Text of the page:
Department Of Transportation Reports Ohio Wrong Way Crashes 100 Times More Deadly Than Other Accident Types
Department of Transportation Reports Ohio Wrong Way Crashes 100 Times More Deadly Than Other Accident Types
Ohio Wrong Way Crashes In Ohio Account For One Percent of All Fatalities In Ohio Each Year.
A recent report indicates that in 2014, Clark County had the third-highest accident rate with 22 Ohio wrong way crashes. The number seems small, but according to data from the Ohio State Highway Patrol, wrong-way crashes are extremely dangerous, and often deadly. Data from the Ohio State Highway Patrol found that wrong-way crashes are 100 times more deadly than other collisions and account for about 1 percent of all fatalities in Ohio each year.
The National Transportation Safety Board found that Ohio wrong way crashes are actually increasing. In 2013, Ohio had 446 wrong-way crashes, but in 2014, Ohio had 467 wrong-way crashes. In Clark County, wrong-way crashes increased from nine to 13 crashes. The National Transportation Safety Board states that wrong-way crashes are often caused by the same triggers. Half of wrong-way drivers are under the influence of drugs or alcohol. Most crashes happen at night and on interstate roads. In Ohio, the Ohio State Highway Patrol reports that most wrong-way crashes occur in rural areas on divided highways. [http://www.springfieldnewssun.com/news/news/transportation/wrong-way-crashes-often-deadly-hard-to-prevent/nk2m4/#__federated=1, May 2015]
In 2014, 2.4 percent of Ohio’s wrong-way crashes caused fatalities. For other accident types, Ohio sees a fatality rate of about 1.3 percent. However, when wrong-way crashes on small roads are separated from wrong-way crashes on divided highways, the fatality rate increases dramatically. A study from the Ohio State Highway Patrol in 2013 found that when wrong-way crashes occurred on highways between 2011 and 2013, 37 percent of crashes ended in fatalities. Other highway crashes in Ohio had a fatality rate of just 0.35 percent.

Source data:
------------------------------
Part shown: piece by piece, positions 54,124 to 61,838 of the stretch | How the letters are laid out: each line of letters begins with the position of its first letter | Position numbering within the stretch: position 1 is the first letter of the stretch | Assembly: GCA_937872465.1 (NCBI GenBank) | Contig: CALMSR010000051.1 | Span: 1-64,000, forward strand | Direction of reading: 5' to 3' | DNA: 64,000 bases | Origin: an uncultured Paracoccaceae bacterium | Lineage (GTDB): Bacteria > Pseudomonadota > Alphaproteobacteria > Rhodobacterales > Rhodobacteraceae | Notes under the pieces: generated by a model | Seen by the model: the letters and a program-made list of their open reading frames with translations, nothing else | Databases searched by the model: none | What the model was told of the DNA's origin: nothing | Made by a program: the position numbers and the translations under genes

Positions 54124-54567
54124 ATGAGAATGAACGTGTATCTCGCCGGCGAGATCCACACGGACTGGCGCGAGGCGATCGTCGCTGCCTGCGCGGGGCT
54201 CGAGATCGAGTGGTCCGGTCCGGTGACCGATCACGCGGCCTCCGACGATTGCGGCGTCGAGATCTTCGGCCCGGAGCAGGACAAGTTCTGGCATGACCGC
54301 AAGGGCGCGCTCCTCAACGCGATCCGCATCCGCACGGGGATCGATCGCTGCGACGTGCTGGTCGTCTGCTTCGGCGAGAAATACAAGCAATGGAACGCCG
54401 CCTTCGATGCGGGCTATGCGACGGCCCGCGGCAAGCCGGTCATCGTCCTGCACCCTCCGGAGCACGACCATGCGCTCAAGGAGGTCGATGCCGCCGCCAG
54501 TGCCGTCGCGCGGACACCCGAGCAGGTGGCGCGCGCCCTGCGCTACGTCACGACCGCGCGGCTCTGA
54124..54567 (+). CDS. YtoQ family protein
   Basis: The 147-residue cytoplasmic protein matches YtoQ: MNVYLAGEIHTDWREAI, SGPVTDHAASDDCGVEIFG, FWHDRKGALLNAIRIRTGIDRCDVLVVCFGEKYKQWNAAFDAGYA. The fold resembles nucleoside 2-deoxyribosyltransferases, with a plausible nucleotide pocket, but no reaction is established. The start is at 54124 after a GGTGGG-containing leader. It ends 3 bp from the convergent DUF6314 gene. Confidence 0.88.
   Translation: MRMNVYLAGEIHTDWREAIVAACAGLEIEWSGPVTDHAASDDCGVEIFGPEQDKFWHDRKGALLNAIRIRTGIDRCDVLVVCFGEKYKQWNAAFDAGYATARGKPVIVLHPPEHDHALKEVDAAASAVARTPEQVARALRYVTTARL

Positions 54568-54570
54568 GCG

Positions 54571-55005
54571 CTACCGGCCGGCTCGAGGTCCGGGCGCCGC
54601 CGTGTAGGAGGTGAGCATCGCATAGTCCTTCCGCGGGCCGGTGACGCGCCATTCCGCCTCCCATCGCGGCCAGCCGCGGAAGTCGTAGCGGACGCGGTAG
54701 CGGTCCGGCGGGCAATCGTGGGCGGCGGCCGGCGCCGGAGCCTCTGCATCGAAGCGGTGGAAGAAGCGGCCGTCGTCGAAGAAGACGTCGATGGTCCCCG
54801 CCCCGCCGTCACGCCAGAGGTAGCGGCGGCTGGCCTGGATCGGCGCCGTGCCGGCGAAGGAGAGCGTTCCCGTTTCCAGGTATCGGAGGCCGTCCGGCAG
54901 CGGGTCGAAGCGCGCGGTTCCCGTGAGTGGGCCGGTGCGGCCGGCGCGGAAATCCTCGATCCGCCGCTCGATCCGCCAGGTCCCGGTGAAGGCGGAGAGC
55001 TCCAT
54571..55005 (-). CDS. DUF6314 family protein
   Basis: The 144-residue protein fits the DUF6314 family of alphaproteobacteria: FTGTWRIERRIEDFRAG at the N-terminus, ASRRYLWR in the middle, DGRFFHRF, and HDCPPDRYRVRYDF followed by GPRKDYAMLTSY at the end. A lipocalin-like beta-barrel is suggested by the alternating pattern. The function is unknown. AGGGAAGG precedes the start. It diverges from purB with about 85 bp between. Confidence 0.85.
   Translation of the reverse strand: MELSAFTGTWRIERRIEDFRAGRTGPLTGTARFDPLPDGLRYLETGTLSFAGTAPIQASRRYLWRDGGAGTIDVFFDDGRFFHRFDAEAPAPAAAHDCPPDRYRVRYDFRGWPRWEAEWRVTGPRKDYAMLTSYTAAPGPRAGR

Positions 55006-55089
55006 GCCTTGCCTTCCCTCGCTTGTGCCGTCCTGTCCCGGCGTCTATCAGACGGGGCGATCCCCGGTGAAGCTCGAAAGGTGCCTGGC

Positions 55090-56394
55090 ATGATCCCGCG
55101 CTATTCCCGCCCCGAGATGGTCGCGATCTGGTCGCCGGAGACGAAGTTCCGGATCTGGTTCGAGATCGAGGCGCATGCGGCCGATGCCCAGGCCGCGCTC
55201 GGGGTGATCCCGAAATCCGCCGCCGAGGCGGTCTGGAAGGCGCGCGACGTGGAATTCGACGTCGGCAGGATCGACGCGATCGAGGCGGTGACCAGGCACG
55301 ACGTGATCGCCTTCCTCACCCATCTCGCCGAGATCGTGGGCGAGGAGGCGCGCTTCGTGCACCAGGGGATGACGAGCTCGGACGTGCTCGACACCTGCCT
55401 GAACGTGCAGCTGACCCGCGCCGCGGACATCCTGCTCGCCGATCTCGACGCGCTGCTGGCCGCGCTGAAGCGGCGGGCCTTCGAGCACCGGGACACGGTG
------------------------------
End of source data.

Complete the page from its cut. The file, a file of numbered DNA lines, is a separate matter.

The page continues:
Safety administrations blame simple physics on the dangers of wrong-way crashes. Two vehicles traveling at 65 miles per hour have a combined impact speed of 130 miles per hour. The Springfield News-Sun reports that curbing drunken driving can dramatically reduce the number of wrong-way crashes in Ohio each year. Other safety steps include educating drivers on traffic signs and providing escorts for elderly drivers who may get confused while driving at night. The Ohio Department of Transportation is investigating the possibility of adding traffic-control devices on highway entrance and exit ramps to minimize wrong-way driving.
In 2006, Columbus implemented additional safety measures to prevent wrong-way crashes on some of its entrance and exit ramps. The city saw a slight drop in the number of wrong-way crashes after implementing the new safety measures, however, not everyone believes the signs can make a big enough difference. Spokesperson for the Ohi Department of Transportation, Matt Bruning, told the Springfield News-Sun “All the things we could do, adding more signs, flashing lights, put LEDs in the ramp or something … If they’re not noticing an 18-wheeler coming at them at 70 mph on the interstate, are they going to notice an extra wrong way sign? But if that extra wrong way sign stops one person from going the wrong way down the ramp, then it was worth every dime we spent to do it.”
The Ohio Department of Transportation is working with SpeedInfo to create highway sensors that can detect wrong-way drivers and alert law enforcement. However, the sensors are not yet accurate enough to implement on a wide scale. The department plans to implement the use of the sensors onc